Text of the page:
The paper discusses experimental and theoretical studies on the effects of disproportionate permeability reduction (DPR), i.e., the ability to reduce relative permeability to water more than to oil. The theoretical part discusses DPR effects by simple analytical arguments, supported by simulations. DPR causes build-up of water saturation in the treated zone to accommodate the water/oil ratio delivered by the reservoir. Core flooding experiments were also carried out, with a DPR gel placed in one half of the core. There is excellent agreement between theory and core flooding results. It was observed that the water saturation in the treated zone increased. Saturation profiles were measured using a CT scanner and is well matched by simulation.


Increasing water production is a growing concern for the maturing North Sea fields. The need for near-wellbore treatments, with the aim to reduce excess water production without sacrificing oil production, has focused on the use of polymer gel systems reported to reduce the permeability to water much more than the permeability to oil. Particularly in wells where water and oil is being produced from the same zone so that the water bearing zones cannot easily be isolated. Homogeneous reservoir formations with significant oil and water production, or reservoirs with significant crossflow between layers are strong candidates for simpler placement procedures i.e., non selective or bullheading, that will lead to significant savings in time and cost for the well treatment.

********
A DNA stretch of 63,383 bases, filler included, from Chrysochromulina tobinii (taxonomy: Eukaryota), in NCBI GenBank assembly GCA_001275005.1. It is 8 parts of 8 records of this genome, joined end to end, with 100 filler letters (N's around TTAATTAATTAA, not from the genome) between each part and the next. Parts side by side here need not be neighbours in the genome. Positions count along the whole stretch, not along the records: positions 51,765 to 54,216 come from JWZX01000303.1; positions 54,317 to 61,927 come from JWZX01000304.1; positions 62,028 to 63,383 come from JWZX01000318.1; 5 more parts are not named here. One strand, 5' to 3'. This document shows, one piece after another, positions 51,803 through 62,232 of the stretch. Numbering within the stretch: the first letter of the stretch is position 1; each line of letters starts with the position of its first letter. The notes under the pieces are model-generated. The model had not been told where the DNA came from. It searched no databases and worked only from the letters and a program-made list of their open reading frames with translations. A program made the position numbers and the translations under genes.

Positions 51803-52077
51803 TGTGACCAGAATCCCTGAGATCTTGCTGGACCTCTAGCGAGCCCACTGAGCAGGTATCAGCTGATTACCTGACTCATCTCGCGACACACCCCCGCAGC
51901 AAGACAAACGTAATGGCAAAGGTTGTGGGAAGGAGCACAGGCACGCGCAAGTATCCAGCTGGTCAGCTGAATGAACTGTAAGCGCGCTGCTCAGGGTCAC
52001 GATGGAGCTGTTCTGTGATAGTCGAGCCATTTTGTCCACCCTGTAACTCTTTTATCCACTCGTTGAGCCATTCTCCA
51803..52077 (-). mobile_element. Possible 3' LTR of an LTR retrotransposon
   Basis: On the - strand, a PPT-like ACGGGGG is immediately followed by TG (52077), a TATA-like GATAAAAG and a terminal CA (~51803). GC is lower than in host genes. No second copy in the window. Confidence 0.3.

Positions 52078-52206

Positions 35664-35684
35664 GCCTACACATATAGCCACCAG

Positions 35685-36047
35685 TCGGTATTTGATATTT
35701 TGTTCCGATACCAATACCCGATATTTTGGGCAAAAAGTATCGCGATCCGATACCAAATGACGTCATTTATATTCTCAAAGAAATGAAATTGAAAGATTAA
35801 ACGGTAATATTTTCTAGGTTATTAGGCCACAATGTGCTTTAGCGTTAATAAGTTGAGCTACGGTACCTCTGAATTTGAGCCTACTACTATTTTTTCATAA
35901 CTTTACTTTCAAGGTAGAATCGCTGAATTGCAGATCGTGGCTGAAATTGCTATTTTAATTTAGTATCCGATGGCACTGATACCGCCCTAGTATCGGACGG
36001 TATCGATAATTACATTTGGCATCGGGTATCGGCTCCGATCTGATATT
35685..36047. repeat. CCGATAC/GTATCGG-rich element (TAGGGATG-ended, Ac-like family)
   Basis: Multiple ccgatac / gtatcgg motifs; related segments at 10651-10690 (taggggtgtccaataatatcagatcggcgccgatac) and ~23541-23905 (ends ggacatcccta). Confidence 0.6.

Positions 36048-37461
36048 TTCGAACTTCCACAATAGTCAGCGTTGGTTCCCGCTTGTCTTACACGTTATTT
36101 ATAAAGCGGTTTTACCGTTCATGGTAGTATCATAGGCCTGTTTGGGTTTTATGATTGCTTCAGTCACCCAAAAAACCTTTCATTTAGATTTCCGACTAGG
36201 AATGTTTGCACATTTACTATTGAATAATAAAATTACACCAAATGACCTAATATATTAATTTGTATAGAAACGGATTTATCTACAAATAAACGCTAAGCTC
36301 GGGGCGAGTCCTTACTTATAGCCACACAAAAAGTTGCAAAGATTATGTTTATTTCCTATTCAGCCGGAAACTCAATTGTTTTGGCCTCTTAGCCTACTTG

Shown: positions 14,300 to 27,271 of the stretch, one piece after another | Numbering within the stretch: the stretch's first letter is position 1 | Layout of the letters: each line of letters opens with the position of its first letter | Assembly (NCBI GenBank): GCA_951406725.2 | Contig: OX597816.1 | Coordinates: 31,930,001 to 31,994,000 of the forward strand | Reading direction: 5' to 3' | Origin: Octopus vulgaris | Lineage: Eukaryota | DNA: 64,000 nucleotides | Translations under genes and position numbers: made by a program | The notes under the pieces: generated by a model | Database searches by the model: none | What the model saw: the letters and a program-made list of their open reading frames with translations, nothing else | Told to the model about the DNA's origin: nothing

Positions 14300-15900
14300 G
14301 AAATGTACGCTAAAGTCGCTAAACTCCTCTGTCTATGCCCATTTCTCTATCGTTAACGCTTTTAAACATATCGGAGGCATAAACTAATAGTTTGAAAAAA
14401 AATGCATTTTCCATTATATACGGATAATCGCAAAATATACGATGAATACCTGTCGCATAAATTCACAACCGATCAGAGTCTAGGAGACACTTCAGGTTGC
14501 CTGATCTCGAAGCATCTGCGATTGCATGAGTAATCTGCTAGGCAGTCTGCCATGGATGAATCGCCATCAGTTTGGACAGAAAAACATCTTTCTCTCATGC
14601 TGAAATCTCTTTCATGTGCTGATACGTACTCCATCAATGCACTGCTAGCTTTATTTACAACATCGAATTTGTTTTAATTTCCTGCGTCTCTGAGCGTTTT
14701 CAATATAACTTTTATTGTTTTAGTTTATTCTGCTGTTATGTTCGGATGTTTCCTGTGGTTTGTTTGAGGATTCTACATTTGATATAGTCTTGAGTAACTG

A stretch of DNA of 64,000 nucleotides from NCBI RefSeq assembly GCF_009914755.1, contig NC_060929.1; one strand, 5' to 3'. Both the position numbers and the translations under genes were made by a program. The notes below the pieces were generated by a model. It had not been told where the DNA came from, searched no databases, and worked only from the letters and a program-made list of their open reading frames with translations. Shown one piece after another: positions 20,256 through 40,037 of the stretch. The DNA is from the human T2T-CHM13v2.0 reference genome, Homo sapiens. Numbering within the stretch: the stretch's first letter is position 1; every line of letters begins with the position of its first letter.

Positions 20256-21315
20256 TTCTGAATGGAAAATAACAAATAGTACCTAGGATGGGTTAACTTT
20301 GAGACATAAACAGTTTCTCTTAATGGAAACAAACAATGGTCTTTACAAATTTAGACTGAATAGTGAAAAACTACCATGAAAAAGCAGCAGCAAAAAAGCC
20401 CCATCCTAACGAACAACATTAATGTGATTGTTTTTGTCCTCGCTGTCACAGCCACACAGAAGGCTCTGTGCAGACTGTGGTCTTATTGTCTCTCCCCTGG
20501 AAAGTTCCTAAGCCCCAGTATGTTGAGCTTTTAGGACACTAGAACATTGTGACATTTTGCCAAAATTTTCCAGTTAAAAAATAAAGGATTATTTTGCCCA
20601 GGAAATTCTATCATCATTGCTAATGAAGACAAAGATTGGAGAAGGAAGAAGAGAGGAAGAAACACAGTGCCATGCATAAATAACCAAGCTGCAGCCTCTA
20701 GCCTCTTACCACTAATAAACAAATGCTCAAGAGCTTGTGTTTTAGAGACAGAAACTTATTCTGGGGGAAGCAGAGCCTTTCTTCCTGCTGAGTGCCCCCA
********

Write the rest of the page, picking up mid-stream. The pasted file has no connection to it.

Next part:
Polymer and gel have been reported to reduce the relative permeability to water more than the relative permeability to oil. Similarly, foam in porous media is known to reduce relative permeability to gas much more than to water or oil. Such chemicals are referred to as disproportionate permeability reducers or relative permeability modifiers. The literature claims that since the permeability to oil is little influenced, water from watered out zones is held back and thereby the oil production may increase.

The paper discusses the effects of placing such chemicals in the immediate vicinity of a production well. Our concern is the effect of DPR treatments on fluid flow patterns in the reservoir and not the mechanisms actually bringing about DPR. The aim of this paper, is through simple theoretical considerations supported by core flooding experiment and simulations, to understand when, and why, DPR treatment may, or may not reduce excessive water or gas production.

The reasons why some polymers and gels gives DPR are not yet fully understood. In the literature polymer adsorption, gel syneresis and swelling and segregated pathways for oil and water are among the suggested mechanisms. Here, the details of DPR are not important. The essential is the disproportionate reduction of water or gas mobility, by whatever mechanism.

Saturation build-up in treated zone

Consider single layer oil production by water (or gas) flooding, see Fig. 1. Gravity and capillarity are neglected. Capillary effects are less important the larger the spatial scale under consideration, and known to be negligible on the reservoir scale. Even in the well region, such effects are generally unimportant due to the dominance of viscous forces caused by the high flow velocities. Gravity effects, on the other hand, may sometimes be quite important in coning-type situations, as discussed later.

Basic mechanisms, one dimension. The remaining oil saturation at breakthrough of water may be quite large, depending on fluid/rock properties. P. 483^

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